[EDITORIALS]A political showdown loomsThe legislative elections are fast approaching, and the Blue House and opposition parties are hurtling toward a showdown. The president said he would participate in campaign activities despite the National Election Commission’s determination that such an act is illegal. The opposition parties are looking for a chance to impeach him. The people are feeling extremely uneasy because politics is being confronted by a catastrophe.
It is wrong for the Blue House to refute the election watchdog’s decision that President Roh Moo-hyun had violated the election law. There are valid laws and a constitutional institution provided an interpretation based on the law. Yet the Blue House is arguing unreasonably that the president’s rights must be protected. Is it questioning the legitimacy of the election commission’s decision?
“The president can also make public his political opinions in the future,” the Blue House said, warning that the president will continue to make controversial remarks. The president and the Blue House should have set a model of a law-abiding spirit, but they are now ignoring the laws. Who, then, will possibly respect laws?
Mr. Roh and the Blue House should accept the election commission’s decision and make a formal apology and promise to prevent similar incidents. If they think the election law is wrong, they should find ways to revise it legitimately.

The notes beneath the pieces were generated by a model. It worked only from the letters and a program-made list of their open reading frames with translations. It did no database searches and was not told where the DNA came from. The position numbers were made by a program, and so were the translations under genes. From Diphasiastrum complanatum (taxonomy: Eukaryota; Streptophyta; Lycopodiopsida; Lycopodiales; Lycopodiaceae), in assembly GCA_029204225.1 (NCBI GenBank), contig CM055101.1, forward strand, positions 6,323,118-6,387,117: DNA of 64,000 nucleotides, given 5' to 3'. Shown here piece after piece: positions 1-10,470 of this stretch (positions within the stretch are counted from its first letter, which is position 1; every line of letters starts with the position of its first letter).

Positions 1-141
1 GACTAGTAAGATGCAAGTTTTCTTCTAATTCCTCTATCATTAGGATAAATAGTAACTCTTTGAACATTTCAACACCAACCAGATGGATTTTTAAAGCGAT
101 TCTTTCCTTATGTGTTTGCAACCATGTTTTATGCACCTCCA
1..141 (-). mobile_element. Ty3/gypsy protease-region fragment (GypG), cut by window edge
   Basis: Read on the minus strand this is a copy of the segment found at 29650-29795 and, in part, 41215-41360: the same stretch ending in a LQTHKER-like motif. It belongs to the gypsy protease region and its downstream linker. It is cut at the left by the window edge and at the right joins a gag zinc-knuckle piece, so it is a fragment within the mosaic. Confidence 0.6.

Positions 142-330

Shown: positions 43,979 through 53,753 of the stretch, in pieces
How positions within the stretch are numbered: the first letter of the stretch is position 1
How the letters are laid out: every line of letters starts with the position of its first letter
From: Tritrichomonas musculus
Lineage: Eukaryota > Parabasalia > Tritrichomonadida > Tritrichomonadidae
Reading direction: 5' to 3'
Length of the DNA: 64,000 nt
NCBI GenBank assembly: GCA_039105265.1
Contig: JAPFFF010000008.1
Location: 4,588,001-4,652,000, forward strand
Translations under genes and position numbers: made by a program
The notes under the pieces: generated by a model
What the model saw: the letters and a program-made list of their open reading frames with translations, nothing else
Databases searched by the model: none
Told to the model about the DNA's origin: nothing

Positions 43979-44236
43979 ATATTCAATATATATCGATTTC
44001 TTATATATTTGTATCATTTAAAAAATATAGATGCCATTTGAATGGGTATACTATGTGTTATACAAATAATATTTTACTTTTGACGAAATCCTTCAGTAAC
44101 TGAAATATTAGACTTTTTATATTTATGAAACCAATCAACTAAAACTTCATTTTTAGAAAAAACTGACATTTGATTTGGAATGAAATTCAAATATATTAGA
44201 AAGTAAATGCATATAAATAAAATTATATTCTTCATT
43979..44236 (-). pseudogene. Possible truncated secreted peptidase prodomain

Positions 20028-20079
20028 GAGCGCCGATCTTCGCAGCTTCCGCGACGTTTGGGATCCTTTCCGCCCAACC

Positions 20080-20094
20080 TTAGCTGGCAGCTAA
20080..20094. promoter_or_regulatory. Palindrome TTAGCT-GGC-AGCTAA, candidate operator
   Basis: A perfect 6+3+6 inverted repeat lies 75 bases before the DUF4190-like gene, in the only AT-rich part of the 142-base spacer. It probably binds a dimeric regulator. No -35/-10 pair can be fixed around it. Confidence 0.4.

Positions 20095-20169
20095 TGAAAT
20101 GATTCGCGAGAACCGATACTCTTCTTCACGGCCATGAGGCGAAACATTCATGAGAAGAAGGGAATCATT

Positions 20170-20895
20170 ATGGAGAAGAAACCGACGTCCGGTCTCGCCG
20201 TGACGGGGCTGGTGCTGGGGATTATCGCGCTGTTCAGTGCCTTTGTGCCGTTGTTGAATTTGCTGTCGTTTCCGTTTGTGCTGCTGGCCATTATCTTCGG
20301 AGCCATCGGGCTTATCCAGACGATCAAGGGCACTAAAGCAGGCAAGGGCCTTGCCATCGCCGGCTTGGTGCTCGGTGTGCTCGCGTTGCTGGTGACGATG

The opposition parties should not abuse the situation politically. The Grand Nationals and Millennium Democrats are getting ready to impeach the president in an unprecedented move. They must calmly evaluate if Mr. Roh has provided a sufficient reason for impeachment.
They must also remember that the legislative elections ― the midterm evaluation of the president ― will take place in only 40 days. The people’s opinions will be displayed through the election outcome.
The ruling party should refrain from provoking the opposition. Aside from Mr. Roh’s openly stated support for Our Open Party, it has cornered the opposition parties by various means. The party has made public numerous pork-barrel election pledges and invited senior officials such as ministers and vice ministers to run in the elections. Such a strategy has prompted desperation among opposition lawmakers.
The party, whose support group overlaps with that of the Millennium Democrats, undermined the Millennium Democrats’ power base. It also enticed Grand National Party-affiliated local government officials while that party was hit by the prosecution’s probes of election funds. It is thus not surprising that the opposition parties are now resorting to a drastic measure. We have serious and sincere advice for both the ruling and opposition parties. They must not reach the point of no return.